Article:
Alzheimer’s Disease (Dementia) Basics

11Nov10

What is Alzheimer’s disease?

Dementia is a brain disorder that seriously affects a person’s ability to carry out daily activities. The most common form of dementia among older people is Alzheimer’s disease (AD), which initially involves the parts of the brain that control thought, memory, and language. Although scientists are learning more every day, right now they still do not know what causes Alzheimer’s disease, and there is no cure.

Abnormal clumps in the brain (called amyloid plaques) and tangled bundles of fibers (called neurofibrillary tangles) are considered signs of Alzheimer’s disease.

Scientists also have found other brain changes in people with Alzheimer’s disease. Nerve cells die in areas of the brain that are vital to memory and other mental abilities, and connections between nerve cells are disrupted. There also are lower levels of some of the chemicals in the brain that carry messages back and forth between nerve cells. Alzheimer’s disease may impair thinking and memory by disrupting these messages.

How long can a person live with Alzheimer’s disease?

Alzheimer’s disease is a slow disease, starting with mild memory problems and ending with severe brain damage. The course the disease takes and how fast changes occur vary from person to person. On average, people with Alzheimer’s disease live from 8 to 10 years after they are diagnosed, though the disease can last for as many as 20 years.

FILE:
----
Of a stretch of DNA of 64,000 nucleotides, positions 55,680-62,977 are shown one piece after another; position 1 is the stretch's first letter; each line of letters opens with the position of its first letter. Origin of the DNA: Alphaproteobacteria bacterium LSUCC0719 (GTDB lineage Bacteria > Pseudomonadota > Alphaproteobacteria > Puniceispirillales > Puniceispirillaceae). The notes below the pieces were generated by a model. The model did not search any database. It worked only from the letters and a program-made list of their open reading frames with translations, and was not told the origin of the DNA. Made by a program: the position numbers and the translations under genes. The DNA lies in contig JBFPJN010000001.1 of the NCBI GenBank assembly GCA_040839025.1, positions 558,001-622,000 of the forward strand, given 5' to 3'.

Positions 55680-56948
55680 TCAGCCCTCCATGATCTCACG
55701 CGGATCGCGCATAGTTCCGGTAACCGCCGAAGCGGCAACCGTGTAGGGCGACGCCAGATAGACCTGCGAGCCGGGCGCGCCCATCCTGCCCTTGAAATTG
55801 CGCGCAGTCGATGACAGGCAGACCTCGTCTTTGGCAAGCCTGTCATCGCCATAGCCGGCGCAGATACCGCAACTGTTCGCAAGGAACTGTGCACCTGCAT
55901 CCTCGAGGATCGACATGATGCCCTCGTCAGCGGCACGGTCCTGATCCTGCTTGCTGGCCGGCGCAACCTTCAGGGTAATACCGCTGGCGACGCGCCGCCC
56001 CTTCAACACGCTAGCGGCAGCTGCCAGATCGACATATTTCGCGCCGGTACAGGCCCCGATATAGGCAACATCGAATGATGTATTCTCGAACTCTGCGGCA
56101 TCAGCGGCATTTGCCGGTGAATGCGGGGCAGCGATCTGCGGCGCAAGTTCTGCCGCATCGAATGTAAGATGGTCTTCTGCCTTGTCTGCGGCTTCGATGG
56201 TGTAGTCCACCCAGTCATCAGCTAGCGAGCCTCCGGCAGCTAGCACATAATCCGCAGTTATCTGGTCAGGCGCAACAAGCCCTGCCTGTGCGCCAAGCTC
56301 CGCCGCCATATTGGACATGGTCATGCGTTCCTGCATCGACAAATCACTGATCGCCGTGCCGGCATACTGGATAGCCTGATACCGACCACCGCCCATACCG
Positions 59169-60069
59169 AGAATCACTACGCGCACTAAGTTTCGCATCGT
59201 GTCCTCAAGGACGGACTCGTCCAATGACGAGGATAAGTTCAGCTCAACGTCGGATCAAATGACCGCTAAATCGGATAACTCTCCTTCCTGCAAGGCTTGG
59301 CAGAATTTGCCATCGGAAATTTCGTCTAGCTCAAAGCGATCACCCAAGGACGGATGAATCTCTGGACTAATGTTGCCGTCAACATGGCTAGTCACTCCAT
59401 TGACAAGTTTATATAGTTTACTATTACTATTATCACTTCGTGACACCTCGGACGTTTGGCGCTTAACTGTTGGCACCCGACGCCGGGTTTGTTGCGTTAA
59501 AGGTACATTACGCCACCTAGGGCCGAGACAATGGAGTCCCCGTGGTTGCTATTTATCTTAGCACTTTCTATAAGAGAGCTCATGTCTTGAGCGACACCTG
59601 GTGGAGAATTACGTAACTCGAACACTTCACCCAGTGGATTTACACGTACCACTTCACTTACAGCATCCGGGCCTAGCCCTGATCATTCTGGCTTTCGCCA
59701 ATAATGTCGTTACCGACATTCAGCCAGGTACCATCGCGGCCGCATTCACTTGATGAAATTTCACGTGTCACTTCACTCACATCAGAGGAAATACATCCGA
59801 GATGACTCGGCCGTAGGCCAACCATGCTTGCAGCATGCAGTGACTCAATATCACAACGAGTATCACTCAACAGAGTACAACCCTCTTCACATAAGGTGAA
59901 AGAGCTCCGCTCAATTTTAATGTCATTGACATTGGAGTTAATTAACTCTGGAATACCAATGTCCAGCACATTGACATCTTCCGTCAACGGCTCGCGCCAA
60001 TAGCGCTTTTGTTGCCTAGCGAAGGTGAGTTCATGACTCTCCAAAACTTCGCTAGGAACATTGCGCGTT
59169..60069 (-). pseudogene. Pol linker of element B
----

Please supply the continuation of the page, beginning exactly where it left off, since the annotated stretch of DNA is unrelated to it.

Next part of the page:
What causes Alzheimer’s disease?

Physicians do not yet fully understand what causes Alzheimer’s disease. There probably is not one single cause, but several factors that affect each person differently. Age is the most important known risk factor for Alzheimer’s disease. The number of people with the disease doubles every 5 years beyond age 65.

Family history is another risk factor. Scientists believe that genetics may play a role in many Alzheimer’s disease cases. For example, “early-onset familial” Alzheimer’s disease, a rare form of Alzheimer’s disease that usually occurs between the ages of 30 and 60, is inherited.

The more common form of Alzheimer’s disease is known as “late-onset”. It occurs later in life, and no obvious inheritance pattern is seen in most families. However, several risk factor genes may interact with each other and with non-genetic factors to cause the disease. The only risk factor gene identified so far for late-onset Alzheimer’s disease is a gene that makes one form of a protein called apolipoprotein E (ApoE). Everyone has ApoE, which helps carry cholesterol in the blood. Only about 15 percent of people have the form that increases the risk of Alzheimer’s disease. It is likely that other genes also may increase the risk of Alzheimer’s disease or protect against Alzheimer’s disease, but they remain to be discovered.